This is a difficult list because, again, I find myself entrenched in the age-old debate of “best” versus “favorite”. And, yes, there is a difference and I’ll take on anyone who says different. So for my “best” list, I considered kid appeal much more than I did for my “favorites.” These are books for children, after all, and kid appeal needs to be high up the criteria list for “best.” As an example, I thought Mysterious Edge of the Heroic World by E.L. Konigsburg was one of the best of the year. But I think most people agree that it’s lacking in kid appeal. Likewise, The Short and Happy Life of Riley by Colin Thompson and Amy Lissiat is one of my absolute favorites, but it’s not really for kids either. So with that in mind, here’s my list of picture books:


Fred Stays With Me by Nancy Coffelt and Tricia Tusa

A quiet book so easily underestimated. The warm colors and simple illustrations just bring you in and comfort you like a fuzzy blanket. This book makes you feel safe; it makes you feel that, even though there is badness in the world, everything will be fine…as long as you have Fred.

At Night by Jonathan Bean

I can’t speak to Apple Pie that Papa Baked because I haven’t seen the darned book yet. But this book has all the same qualities as Fred Stays With Me. At Night is the equivalent of a cup of hot cocoa.

Let It Shine by Ashley Bryan

Let It Shine embodies qualities that the first 2 books on my list don’t: it’s bold, it’s colorful, it’s large. The spread with the outstretched hands? I’m gonna say it…yep, I’m going to use the word…here it comes….Genius.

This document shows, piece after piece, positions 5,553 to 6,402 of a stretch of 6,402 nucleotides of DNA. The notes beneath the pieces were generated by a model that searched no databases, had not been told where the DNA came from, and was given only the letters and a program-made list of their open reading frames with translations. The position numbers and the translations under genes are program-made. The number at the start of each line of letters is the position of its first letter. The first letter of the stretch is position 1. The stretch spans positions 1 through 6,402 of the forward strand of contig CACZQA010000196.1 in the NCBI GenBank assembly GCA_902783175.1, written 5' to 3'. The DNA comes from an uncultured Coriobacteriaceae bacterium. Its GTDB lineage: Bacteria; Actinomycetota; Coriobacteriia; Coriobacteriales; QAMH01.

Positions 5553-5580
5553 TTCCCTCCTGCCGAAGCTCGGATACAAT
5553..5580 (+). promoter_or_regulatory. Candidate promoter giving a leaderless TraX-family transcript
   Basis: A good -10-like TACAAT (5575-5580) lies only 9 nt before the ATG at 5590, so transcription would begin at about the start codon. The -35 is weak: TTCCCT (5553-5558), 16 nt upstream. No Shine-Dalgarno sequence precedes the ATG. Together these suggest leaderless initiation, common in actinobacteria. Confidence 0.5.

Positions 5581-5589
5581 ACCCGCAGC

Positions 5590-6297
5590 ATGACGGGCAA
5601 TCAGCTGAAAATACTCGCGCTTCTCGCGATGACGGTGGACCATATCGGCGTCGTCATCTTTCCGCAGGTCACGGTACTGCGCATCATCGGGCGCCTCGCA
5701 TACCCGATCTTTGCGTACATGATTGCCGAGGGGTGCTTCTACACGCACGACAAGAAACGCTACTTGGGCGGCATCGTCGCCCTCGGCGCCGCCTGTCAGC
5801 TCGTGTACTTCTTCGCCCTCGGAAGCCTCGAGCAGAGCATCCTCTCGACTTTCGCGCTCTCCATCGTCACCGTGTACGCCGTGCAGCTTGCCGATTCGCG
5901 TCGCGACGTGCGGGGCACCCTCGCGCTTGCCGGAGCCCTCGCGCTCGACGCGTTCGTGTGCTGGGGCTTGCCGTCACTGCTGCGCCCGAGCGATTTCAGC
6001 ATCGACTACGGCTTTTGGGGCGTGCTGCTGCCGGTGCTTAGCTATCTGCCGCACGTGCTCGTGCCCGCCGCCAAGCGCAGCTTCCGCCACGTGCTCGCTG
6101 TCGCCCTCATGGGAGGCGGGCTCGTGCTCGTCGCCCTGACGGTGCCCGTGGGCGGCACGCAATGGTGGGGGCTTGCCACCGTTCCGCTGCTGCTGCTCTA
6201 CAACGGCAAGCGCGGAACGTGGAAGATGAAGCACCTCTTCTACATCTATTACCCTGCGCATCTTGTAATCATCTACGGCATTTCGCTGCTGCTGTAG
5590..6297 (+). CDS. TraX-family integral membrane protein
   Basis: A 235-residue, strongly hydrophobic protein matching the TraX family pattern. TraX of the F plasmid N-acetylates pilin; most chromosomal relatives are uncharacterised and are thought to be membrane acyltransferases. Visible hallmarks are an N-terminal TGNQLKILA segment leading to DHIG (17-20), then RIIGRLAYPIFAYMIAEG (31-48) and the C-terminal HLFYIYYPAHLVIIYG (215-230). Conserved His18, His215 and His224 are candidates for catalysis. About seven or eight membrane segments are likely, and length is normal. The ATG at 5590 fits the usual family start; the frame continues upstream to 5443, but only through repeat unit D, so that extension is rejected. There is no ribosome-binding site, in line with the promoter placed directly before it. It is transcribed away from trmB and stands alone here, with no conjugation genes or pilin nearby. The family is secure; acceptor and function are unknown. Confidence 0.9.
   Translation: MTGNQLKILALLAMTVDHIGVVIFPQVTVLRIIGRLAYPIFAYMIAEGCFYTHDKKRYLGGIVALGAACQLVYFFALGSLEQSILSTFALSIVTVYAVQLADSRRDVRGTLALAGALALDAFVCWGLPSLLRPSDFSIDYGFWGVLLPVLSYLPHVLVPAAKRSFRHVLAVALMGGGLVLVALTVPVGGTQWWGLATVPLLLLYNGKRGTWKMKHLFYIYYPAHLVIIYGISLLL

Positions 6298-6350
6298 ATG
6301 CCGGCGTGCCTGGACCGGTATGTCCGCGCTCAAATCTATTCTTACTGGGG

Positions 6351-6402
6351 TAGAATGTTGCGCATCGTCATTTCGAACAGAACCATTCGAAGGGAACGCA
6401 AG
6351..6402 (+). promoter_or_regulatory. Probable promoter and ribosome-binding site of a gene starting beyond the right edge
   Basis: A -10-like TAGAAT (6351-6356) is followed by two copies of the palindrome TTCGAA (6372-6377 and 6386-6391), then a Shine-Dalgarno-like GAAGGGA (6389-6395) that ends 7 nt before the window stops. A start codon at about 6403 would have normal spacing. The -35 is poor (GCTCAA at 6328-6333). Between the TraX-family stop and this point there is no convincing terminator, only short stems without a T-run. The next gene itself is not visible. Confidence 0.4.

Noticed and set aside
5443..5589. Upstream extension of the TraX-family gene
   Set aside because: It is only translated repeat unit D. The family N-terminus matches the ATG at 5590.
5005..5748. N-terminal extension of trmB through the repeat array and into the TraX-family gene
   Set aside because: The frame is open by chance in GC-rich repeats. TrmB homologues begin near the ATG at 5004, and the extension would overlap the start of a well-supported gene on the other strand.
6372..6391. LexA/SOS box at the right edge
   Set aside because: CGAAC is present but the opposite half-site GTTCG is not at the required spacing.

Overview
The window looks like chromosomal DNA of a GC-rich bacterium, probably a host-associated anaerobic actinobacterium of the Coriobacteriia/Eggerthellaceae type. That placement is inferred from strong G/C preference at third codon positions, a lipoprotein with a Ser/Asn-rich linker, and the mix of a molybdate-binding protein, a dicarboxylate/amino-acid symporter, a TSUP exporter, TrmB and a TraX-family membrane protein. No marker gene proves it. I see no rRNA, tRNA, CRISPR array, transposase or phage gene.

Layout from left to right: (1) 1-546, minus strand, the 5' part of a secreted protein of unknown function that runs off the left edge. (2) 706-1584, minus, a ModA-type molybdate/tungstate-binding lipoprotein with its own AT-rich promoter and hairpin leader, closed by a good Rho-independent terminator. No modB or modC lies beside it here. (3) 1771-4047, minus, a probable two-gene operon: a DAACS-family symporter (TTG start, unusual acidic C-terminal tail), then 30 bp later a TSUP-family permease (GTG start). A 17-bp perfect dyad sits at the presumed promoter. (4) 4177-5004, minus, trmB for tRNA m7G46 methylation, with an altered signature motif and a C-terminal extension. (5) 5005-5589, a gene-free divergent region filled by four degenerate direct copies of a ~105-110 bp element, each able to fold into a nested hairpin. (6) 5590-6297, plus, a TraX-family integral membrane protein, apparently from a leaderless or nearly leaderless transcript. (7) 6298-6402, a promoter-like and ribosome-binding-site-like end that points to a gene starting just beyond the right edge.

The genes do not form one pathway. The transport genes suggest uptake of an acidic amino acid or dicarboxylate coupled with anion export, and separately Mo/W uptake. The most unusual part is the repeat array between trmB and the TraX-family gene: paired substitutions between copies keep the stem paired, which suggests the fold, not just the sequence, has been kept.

On Meadowview Street by Henry Cole

Oh, I’ve loved Henry Cole for so long. Why Do Kittens Purr? is one of my faves. But it all really comes together in this book. It’s the ideal way to do a “message book”. Authors and illustrators, take note.

Knuffle Bunny, Too by Mo Willems

Of course. The dads looking all strung-out and tired the next morning? Hilarious. Brilliant.

Naturally, there are a ton I loved but left off the list. Here they are:

Wicked Big Toddlah by Kevin Hawkes
Old Penn Station by William Low
Every Friday by Dan Yaccarino
Henry's Freedom Box by Ellen Levine, ill by Kadir Nelson
Orange Pear Apple Bear by Emily Gravett
Cherry Time by Daniela Bunge
Dumpster Diver by Janet S. Wong, ill by David Roberts

It was a great year for picture books but I don't see one standing above and beyond the rest. Can't wait to see what the Caldecott committee makes of it all.


Sarah Miller said...

Three cheers for Let it Shine! (It's my Caldecott pick.)

Unknown said...

It's my fave, too. I would LOVE to see it win the Caldecott, but I'm concerned that, curiously, it doesn't seem to be on a lot of "Best of" lists...